It's all the invitation she needs, as she moves willingly into his arms.
She stands staring at the closet, running her fingers over suits and shirts and wondering how much of her new friend's interest is feigned. He'd seemed ecstatic at the offer she'd made him, but his smile has that same varnished shine Byron's so often did. She grins a little to herself at the memory, the expression turning fond as she pulls out a jacket and inspects the fabric. With unsurprising ease, memories of her husband and their time together flow over her, pulling her backward on the faint smell of his cologne that still clings to the clothes in front of her.
He always dressed so nicely, never a thing out of place or a wrinkle in the flawless cut of his suits. It'd been his appearance that caught her attention first, his polished smile next, but it was his warm brown eyes -- eyes that promised to love her and care for her -- that closed the deal. But, in all their years together, through the good times and the bad, his sense of style always stayed the same. And she had to admit, she'd never met a man who could wear a suit quite like her Byron.
She carefully hangs the jacket back with its fellows, then reaches high into the top of the closet to pull down one of the several boxes resting on the shelf. With tender hands, she wipes the dust off the leather case and flips the latches, smiling at the contents within. Though Mr. Caffrey had only briefly fiddled with the hat she'd brought to the thrift shop, something about the way he'd run his fingers over the silk band and the graceful way he'd flipped the hat onto his head tells he is exactly what her Byron had been: sleek, graceful, charming, and very, very good at balancing on the tightrope that is the law. She smiles as she spins a charcoal-gray hat on one finger, her worries evaporating.
It'll be good to have a man around the house again.
He hears it in El's voice each time he calls to tell her he's working late, sees it in her smiling eyes when he zones into the middle of a conversation with her and realizes he's missed something, feels it in the gentleness of her hands, the warmth of her morning kiss, all the little things she does for him to remind him she's there. And he tries, in his own simple way, to return it to her.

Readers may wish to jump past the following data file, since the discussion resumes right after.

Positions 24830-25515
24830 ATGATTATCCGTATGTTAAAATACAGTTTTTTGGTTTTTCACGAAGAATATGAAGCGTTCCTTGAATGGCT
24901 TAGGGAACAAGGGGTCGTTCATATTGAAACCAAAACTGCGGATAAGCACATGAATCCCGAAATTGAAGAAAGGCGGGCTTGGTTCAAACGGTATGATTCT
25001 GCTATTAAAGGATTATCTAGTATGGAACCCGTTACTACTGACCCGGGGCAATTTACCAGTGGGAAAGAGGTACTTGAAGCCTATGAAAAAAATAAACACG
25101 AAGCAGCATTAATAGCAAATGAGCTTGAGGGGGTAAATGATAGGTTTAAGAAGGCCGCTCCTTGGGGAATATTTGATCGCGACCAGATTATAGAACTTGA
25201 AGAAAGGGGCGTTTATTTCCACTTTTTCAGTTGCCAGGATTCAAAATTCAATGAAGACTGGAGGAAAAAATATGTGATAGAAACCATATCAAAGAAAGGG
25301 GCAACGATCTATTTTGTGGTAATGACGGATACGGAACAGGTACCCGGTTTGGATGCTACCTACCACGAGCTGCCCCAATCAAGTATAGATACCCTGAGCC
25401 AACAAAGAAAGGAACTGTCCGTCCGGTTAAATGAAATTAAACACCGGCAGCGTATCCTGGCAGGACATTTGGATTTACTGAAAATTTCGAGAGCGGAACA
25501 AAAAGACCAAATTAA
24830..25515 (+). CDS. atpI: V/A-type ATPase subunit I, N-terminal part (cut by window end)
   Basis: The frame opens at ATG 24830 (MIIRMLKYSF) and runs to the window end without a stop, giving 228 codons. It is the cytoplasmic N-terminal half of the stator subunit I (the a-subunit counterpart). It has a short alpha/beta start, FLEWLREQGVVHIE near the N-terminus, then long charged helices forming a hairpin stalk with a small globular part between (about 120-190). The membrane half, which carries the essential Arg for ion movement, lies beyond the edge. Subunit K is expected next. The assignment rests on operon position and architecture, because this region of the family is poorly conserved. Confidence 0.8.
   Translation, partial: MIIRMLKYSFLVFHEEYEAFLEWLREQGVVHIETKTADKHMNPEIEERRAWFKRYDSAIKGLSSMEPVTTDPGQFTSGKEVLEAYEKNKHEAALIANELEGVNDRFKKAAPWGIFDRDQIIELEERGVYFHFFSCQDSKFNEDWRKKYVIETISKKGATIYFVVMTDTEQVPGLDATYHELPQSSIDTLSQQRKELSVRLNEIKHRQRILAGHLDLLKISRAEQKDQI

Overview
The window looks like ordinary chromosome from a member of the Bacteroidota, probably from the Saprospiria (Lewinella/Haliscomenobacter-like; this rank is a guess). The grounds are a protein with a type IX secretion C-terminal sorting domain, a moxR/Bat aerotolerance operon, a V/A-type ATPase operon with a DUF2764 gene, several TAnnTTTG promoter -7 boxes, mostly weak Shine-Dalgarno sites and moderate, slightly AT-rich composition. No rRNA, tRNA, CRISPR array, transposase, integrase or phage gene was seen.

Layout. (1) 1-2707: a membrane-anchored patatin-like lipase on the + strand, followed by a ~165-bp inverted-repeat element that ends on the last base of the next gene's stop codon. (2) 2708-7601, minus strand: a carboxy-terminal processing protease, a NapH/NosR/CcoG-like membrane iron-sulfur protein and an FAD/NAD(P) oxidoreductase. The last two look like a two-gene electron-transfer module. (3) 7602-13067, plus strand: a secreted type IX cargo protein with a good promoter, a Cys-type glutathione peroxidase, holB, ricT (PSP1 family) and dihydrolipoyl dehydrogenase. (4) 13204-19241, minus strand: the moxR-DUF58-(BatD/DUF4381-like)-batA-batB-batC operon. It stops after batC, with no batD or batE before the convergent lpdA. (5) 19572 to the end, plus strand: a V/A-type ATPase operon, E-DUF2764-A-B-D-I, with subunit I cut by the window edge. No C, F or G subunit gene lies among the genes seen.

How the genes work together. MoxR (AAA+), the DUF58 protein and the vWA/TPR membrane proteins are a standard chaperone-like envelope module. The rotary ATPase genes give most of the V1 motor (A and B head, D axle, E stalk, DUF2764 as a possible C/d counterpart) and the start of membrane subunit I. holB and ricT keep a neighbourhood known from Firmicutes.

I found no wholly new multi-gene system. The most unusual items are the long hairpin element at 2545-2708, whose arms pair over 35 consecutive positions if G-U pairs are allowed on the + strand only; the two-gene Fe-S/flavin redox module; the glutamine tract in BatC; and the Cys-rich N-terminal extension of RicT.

It's in his expression as he spends a weekend wandering antique shows with her. It shows in the way he's hesitant, but still willing to play a guinea pig for her and her business. It's audible in their simple, casual banter about work and friends and life. It's tangible in the way his hands carefully cup her face after a long case, in the occasional brush as they work to fix dinner together, in the way he makes sure to kiss her before he leaves for work each day. And his eyes declare it to the world each time he looks at her, thinks about her, speaks of her.
But his devotion to her is never more obvious than in the split-second after she's shoved into another FBI agent's arms, her hands cinched behind her by handcuffs. In that second, a different side of Peter is revealed, one that acts before careful thought and is more prone to violence than reason. He gives no thought to the legal ramifications of his actions, nor does he stop to consider any ulterior motive Fowler may have; he only knows that his wife -- the woman he loves and has sworn to protect -- was being attacked, in word and in action. In that second, all of his devotion, all of his frustration with the way they've been treated by Fowler, all of his worry about how this whole conundrum will affect her and their happiness together coils behind his fist as it meets Fowler's smug face.
Afterward, he's pretty sure nothing's ever felt better than the searing ache in his hand, except maybe the knowledge that finally, finally, he's proven himself as devoted to her as she is to him.